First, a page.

I can help ypu partially, but I'll need more details. What i want to achieve is to match A1 WITH F1 if this that have the same number if this is true then i want to sum up the values C,D,E 1 WITH H,I,J 1This can be done by this formula:

=IF(A1=F1,C1+D1+E1+H1+I1+J1,"")My question is...What value do you want to do if the statement is FALSE? If it is nothing, then this will work. If you want the number '0', then replace the double quotes "" with a 0.

there is also a NR. in data set 2 namely F4 (1050) that does not appear in data set 1, this row i want to include in mine new table.Are we comparing more than 2 NR values? Are we comparing more than one line? Data set 1 is the only dataset with a matching 'NR' value (1000) , so dataset 2, 3, and 4 will be FALSE.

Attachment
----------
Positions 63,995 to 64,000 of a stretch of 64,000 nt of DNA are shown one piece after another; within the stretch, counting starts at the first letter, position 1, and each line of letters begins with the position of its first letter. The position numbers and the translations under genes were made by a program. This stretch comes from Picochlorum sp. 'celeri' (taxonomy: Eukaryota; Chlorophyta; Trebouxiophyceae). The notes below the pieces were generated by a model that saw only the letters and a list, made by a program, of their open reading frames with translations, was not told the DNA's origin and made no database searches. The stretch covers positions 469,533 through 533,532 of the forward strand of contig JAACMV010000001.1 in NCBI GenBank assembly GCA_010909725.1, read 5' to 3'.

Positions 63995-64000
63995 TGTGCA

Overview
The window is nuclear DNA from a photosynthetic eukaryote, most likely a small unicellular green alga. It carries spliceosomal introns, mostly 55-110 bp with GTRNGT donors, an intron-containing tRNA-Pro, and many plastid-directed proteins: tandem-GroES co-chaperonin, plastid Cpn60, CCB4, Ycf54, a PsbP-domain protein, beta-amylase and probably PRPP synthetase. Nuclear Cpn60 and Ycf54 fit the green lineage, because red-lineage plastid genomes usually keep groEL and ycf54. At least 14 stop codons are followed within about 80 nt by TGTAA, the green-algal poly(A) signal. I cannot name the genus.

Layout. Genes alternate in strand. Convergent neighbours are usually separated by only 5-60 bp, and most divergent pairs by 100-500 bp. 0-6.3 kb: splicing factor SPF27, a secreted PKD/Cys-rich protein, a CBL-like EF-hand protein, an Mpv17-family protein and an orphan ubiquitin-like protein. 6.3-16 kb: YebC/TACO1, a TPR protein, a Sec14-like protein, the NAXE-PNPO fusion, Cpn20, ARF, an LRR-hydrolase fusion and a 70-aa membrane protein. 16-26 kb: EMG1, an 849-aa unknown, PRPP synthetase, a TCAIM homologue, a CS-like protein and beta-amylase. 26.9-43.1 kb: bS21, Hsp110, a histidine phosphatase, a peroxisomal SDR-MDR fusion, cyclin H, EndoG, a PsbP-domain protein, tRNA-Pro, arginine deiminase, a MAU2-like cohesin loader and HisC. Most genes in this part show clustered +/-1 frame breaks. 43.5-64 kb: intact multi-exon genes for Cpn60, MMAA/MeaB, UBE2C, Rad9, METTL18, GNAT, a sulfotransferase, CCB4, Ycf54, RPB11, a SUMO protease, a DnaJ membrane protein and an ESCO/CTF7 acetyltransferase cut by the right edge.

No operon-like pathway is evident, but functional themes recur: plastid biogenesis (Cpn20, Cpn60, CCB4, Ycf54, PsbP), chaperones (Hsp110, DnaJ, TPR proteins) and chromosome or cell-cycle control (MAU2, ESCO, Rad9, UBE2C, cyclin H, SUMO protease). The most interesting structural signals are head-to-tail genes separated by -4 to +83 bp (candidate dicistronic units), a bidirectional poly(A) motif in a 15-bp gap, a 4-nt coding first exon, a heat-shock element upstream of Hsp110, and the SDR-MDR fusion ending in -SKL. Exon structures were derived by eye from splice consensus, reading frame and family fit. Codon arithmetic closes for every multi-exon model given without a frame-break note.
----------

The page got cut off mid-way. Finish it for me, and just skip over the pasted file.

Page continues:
Don C

message edited by dcutl002

thank you Don C, so the tabel i want to construct would be a combination of data set 1 en data set 2.

This is what i have in mind: in a new tabelA B C D E NR. descript location1 location2 location3 1000 alpha $240 $600 $800 1010 beta $300 $900 . $500 1030 zeta $1200 $460 $400 1050 omega $600 $230 $200omega would stay the same because there are no rows of 1050 omega in data set 1 so this row can be autamatically be copied. the other rows would be a sum of the same NR. and location. so for example NR. 1000 location1 in mine new tabel would be the sum of location1 in data set 1 en data set 2. Omega 1050 would not be a sum because there is only one row of it.

message edited by debi110

1st question:re:

"I first tried to match column A dataset 1 with column A data set 2"There is no column A in data set 2. Did you mean column